Sara's pursuit of education and a career leads to a rupture with her family as she strives to break free from their oppressive control. She experiences the harsh realities of poverty and discrimination but remains steadfast in her determination to forge her own destiny.

Chapter 21-25: Trials and Triumphs

Sara's journey to independence is fraught with challenges, yet she perseveres in her pursuit of self-sufficiency. She grapples with the conflicting pull of familial loyalty and the yearning for personal fulfillment, ultimately facing the defining moments that will shape her future.

Main Events

  • Sara's conflicts with her father over education and independence
  • Sara's romantic relationships and the clash with traditional expectations
  • Sara's pursuit of a career and the challenges she faces as a young woman in a male-dominated society
  • The rupture between Sara and her family as she strives for independence
  • Sara's triumphs and setbacks as she navigates the path to self-sufficiency

Themes and Insights

Tradition vs. Modernity

The novel explores the tension between traditional values and the desire for individual autonomy, particularly through Sara's struggle to reconcile her aspirations with the expectations of her family and community.

Gender and Identity

"Bread Givers" delves into the challenges faced by women in a patriarchal society, shedding light on the limitations and expectations placed upon them and the resilience required to defy societal norms.

Immigration and the American Dream

The story captures the immigrant experience and the pursuit of the American Dream, highlighting the struggles, sacrifices, and aspirations of those seeking a better life in a new land.

Family and Independence

The dynamics of familial relationships and the quest for personal independence are central themes, as Sara grapples with the pull of familial duty while striving to carve out her own identity and place in the world.

Reader's Takeaway

"Bread Givers" offers a powerful and resonant depiction of the immigrant experience, capturing the complexities of family, tradition, and the pursuit of individual autonomy. Readers will find themselves immersed in Sara's journey as she confronts the challenges of her time, ultimately emerging as a tenacious and inspiring figure who defies the constraints placed upon her.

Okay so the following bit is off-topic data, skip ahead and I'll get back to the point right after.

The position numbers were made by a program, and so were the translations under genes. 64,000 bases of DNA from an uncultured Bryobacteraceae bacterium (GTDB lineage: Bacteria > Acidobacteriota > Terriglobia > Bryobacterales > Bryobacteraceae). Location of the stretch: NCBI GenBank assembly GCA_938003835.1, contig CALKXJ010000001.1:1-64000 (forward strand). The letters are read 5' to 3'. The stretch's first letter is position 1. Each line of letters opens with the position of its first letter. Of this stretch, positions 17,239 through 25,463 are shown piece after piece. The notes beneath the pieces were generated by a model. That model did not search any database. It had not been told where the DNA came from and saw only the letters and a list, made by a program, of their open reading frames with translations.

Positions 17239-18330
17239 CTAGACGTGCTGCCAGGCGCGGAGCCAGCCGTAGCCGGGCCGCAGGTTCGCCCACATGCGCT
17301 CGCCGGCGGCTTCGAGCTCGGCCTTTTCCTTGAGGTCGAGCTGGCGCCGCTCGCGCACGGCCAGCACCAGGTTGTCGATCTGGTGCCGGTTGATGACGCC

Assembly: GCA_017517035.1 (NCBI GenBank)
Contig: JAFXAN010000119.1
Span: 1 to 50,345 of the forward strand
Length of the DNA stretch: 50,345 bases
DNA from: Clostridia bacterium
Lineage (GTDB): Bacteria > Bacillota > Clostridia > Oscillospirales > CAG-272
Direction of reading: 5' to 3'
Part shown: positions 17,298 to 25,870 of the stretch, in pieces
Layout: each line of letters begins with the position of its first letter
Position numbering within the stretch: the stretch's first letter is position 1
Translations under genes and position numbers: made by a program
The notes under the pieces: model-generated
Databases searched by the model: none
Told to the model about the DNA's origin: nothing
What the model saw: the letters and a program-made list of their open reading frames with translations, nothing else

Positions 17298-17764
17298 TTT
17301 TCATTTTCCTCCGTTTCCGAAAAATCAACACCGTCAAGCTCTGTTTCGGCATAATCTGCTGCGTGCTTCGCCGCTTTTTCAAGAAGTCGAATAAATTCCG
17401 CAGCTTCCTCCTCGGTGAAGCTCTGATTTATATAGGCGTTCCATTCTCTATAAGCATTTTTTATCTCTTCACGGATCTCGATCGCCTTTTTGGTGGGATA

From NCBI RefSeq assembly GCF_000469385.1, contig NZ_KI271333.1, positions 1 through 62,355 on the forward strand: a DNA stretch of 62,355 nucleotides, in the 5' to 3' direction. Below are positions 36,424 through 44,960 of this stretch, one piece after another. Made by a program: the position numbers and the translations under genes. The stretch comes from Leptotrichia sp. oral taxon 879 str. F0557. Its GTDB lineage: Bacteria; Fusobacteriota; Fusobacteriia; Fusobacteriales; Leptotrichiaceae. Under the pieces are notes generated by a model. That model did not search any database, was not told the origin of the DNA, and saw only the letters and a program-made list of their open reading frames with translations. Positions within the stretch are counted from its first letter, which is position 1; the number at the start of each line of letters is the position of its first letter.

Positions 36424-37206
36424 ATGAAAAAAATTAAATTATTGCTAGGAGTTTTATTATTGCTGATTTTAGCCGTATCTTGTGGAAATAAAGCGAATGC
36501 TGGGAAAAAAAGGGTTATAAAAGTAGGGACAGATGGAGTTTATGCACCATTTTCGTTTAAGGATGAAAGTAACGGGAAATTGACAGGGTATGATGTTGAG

Anzia Yezierska's "Bread Givers" stands as a poignant and enduring exploration of the immigrant experience and the pursuit of self-determination in the face of tradition and adversity. Through Sara's indomitable spirit and unwavering determination, the novel offers a compelling narrative that continues to resonate with readers, inviting reflection on the enduring themes of identity, independence, and the pursuit of one's dreams amidst the crucible of cultural change.

Bread Givers FAQ

  1. What is the genre of 'Bread Givers'?

    Bread Givers is a novel that falls under the genre of immigrant literature and coming-of-age fiction.

  2. Who is the author of 'Bread Givers'?

    The author of 'Bread Givers' is Anzia Yezierska, a Polish-American novelist and short story writer.

  3. What is the main theme of 'Bread Givers'?

    The main themes of 'Bread Givers' include the pursuit of independence, the tension between tradition and modernity, and the immigrant experience in America.

  4. Is 'Bread Givers' based on a true story?

    While 'Bread Givers' is a work of fiction, it draws heavily from the author's own experiences as a Jewish immigrant living in the Lower East Side of New York City.

  5. What is the setting of 'Bread Givers'?

    The novel is set in the early 20th century on the Lower East Side of New York City, a vibrant and diverse immigrant neighborhood.